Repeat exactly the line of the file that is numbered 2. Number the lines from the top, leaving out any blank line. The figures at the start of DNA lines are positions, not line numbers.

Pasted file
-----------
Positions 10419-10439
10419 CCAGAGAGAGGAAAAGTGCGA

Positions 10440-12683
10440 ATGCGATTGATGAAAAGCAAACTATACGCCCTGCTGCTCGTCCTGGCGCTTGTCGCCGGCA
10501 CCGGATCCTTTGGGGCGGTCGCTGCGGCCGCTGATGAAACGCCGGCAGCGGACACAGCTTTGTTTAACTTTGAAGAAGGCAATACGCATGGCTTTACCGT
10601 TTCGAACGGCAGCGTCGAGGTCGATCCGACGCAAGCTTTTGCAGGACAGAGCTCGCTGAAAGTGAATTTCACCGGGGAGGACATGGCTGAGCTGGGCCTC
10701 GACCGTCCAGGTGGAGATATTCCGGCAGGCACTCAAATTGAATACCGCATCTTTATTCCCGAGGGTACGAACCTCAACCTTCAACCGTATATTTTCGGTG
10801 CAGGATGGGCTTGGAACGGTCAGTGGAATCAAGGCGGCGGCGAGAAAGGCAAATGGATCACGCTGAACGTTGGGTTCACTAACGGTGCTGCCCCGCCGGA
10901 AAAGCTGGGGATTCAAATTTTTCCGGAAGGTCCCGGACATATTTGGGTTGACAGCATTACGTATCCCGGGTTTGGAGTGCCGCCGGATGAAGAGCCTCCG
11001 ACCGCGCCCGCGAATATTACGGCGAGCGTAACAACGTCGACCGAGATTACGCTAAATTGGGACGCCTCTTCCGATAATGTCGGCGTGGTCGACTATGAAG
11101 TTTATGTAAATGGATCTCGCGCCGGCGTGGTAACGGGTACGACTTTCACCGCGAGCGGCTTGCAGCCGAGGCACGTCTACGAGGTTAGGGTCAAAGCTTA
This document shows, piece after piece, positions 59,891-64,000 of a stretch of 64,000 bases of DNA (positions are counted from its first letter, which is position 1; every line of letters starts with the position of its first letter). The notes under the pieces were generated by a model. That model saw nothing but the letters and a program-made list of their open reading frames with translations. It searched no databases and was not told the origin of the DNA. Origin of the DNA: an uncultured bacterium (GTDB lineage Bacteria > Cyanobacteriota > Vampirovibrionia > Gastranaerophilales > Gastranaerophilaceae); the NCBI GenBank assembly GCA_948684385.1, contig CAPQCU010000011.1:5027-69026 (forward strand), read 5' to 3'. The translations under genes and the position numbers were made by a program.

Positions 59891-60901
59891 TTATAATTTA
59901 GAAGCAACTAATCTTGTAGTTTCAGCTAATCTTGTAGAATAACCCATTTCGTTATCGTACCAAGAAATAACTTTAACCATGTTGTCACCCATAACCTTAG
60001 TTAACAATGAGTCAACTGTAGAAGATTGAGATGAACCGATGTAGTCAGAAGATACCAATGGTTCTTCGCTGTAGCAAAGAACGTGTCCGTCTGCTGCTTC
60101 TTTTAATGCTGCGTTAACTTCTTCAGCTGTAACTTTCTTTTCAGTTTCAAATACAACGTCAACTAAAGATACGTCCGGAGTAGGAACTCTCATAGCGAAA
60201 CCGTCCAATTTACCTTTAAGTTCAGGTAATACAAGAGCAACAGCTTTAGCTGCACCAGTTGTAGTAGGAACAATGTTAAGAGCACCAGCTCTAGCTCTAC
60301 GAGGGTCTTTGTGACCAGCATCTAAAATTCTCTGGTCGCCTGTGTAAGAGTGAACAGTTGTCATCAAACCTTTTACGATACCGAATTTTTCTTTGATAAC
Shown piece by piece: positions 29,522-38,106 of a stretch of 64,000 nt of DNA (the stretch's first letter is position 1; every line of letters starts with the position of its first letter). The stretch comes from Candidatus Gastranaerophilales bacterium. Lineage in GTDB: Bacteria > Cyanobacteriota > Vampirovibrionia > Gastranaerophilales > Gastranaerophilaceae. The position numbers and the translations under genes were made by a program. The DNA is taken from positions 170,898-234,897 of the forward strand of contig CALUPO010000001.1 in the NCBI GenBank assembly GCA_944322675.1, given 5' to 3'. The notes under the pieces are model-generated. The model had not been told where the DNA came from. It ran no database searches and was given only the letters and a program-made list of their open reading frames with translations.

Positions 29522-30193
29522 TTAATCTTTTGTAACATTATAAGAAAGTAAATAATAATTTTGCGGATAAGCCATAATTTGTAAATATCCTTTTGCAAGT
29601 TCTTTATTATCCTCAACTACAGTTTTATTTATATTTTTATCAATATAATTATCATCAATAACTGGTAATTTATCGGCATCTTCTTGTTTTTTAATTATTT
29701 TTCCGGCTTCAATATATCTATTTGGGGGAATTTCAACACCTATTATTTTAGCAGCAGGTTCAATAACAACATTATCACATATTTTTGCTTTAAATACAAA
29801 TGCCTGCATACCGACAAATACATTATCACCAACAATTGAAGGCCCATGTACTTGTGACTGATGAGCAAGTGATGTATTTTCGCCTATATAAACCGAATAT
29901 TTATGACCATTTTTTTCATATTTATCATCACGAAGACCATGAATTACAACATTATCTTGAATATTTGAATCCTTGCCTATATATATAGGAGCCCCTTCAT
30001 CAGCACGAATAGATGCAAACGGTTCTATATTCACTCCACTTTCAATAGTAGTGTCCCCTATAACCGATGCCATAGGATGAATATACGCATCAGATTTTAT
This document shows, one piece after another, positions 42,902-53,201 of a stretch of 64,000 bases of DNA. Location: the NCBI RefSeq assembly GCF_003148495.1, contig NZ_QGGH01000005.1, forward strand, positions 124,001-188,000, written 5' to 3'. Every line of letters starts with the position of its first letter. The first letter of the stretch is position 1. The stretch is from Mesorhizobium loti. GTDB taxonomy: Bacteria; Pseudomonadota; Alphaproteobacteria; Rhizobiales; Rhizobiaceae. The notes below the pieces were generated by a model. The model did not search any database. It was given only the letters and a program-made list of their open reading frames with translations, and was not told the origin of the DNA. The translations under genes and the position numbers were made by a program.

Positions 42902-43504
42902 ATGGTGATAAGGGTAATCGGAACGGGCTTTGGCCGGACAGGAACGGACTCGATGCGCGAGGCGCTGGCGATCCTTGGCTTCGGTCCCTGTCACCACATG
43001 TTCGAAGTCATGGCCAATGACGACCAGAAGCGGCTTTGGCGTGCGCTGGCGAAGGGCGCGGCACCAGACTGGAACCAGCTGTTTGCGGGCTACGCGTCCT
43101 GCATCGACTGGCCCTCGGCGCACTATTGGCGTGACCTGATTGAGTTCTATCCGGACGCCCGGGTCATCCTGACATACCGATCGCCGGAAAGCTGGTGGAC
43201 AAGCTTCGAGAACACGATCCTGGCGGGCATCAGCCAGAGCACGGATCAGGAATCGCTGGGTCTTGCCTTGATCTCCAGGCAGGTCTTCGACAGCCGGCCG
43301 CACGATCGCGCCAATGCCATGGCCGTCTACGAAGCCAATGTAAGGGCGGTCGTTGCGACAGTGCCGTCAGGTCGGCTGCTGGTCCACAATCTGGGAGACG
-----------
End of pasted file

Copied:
10419 CCAGAGAGAGGAAAAGTGCGA